There is nothing black and white in this racially charged novel of American history. Besides the conflict of race, there are the businessmen with greedy propositions about tariffs; egos; political ambitions; social issues of women and class; and more.
"The cost of war," says Lincoln in 1867, " is impossible to estimate in advance...wars continue long after one side surrenders. Every conflict plagues the peace that follows it."
"There is a tradition," says retired Union General Dan Sickles, one of Lincoln's staunchest supporters, "that once a great war has been won, the leader must at once be deposed. The Romans used to do it. The British, too."
In the Author's Note, a must-read at the end of the book, Carter provides important information regarding his source material, and a fascinating peek at how he braided fact and fiction together. Like his first novel, THE EMPEROR OF OCEAN PARK, he slyly evinces the skullduggery in the chess games of politics, as well as the toll of personal loss to the cause and commitment of justice. Moreover, he doesn't forget that his story is, principally, to entertain, and seduce his readers into believers. He makes the most of his characters and their individual and shared passions, and renders a deeply felt and plausible history, back to the future.
Well... no. At best you get one out of the three- the proceedings and arguments, at least when the main characters can be bothered to attend the impeachment trial on the Senate floor.
The book is, in reality, a convoluted and unconvincing murder mystery, featuring conspiracies too confusing and inexplicable to be believed. The main character is a well-off free black woman with a college degree- which already overstretches the bounds of probability for 1867- who seeks to become a lawyer at a prestigious Washington law firm... at a time when there were only a handful of black lawyers in the whole nation, and no female lawyers whatever! The character by herself is so improbable that the author has to make repeated efforts to justify her existence- NOT a sign of good writing. Tack on to that an interracial romance or two... in the Reconstruction era... well, good-bye, credibility.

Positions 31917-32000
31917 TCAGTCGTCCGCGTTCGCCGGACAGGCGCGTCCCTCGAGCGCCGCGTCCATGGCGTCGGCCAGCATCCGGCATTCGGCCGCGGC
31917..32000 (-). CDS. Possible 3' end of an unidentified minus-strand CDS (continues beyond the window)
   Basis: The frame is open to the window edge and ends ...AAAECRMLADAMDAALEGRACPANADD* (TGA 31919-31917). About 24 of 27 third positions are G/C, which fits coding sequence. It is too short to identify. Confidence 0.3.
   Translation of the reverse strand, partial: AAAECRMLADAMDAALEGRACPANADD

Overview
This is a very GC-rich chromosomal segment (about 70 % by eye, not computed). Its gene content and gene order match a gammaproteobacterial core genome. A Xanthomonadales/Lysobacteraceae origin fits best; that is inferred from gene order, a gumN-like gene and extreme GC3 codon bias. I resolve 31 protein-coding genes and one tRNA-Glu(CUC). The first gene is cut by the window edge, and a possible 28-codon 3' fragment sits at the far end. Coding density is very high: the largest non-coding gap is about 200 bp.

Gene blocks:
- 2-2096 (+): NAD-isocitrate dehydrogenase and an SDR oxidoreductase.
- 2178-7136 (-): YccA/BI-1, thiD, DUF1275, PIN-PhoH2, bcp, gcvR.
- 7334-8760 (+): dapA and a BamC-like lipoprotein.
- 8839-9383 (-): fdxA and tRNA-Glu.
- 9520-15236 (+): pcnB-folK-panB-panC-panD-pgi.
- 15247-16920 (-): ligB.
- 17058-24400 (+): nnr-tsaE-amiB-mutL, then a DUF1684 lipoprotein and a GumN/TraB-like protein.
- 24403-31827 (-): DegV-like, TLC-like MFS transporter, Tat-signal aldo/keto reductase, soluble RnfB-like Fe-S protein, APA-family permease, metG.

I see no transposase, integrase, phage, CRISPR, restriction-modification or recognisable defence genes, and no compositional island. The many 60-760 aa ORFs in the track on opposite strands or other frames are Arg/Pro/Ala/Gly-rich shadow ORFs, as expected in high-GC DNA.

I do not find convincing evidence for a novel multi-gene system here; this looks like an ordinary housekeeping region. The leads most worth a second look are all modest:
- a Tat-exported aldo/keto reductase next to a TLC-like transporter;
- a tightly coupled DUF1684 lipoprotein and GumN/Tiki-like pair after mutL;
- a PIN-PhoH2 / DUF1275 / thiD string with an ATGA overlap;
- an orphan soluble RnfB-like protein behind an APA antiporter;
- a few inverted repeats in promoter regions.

The reader is dropped straight into the impeachment crisis with absolutely no lead-in other than, "Lincoln took a bullet to the head from Booth and was up and about again in four days, yay Lincoln!" When looking for historical figures to gain a frame of reference, the reader is almost always disappointed: all but one or two of the principals are one-dimensional cardboard cutouts with all the personality of a theater lobby standie. (The principal exceptions are lawyer and former general Daniel Sickles and ruthless socialite Kate Chase Sprague, who manage to achieve a whole two dimensions each.) Lincoln barely appears himself at all; he is left as a mysterious, vague presence who the other characters map their own prejudices and hopes upon.
The plot wanders like a drunkard, the cast expands to gargantuan size, the contrivances grow less believable with every page... and the plot ends, quite frankly, on a cop-out. The kindest word that can be applied to this work is "ambitious," but it is ambition with the skill to back it up.
I checked my copy out from a local library, and I'm exceedingly glad I didn't lose any money on this unreadable mess. Hopefully some less ambitious or more skilled author will take the same title for a more focused book, either drama or alternate history. The title is interesting; the book behind it, everything but.
Imagine my surprise when I was reading the first pages and references were made to Lincoln still being alive after the assassination and that Seward and Johnson had also been wounded. Then I read the blurb and was thrilled to realize this was actually an alternate history and that I HADN'T lost my marbles and forgotten everything I knew about the Civil War.
Anyhow, this book will grab you quickly and not let you go. I absolutely love Carter's style of writing. He is heavy on the legal aspects, but still manages to keep the book interesting and accessible (unlike much of the legal writing you are forced to read in law school!). The characters are well-developed and Carter does a great job of creating an alternate history but still maintaining the feel of the era. As an historian I find anachronisms in historical fantasy novels really jangle my nerves and make suspension of disbelief difficult to maintain. I never experienced that jangling while reading this book.
I have certainly wondered many times what would have happened if Lincoln had survived and what his approach to reconstructing the nation would have been. I think Carter has created not only an entertaining novel, but one that has raised questions for me to ponder for some time to come. I highly recommend this book if you have always been intrigued by the Civil War and the mammoth personalities of that era.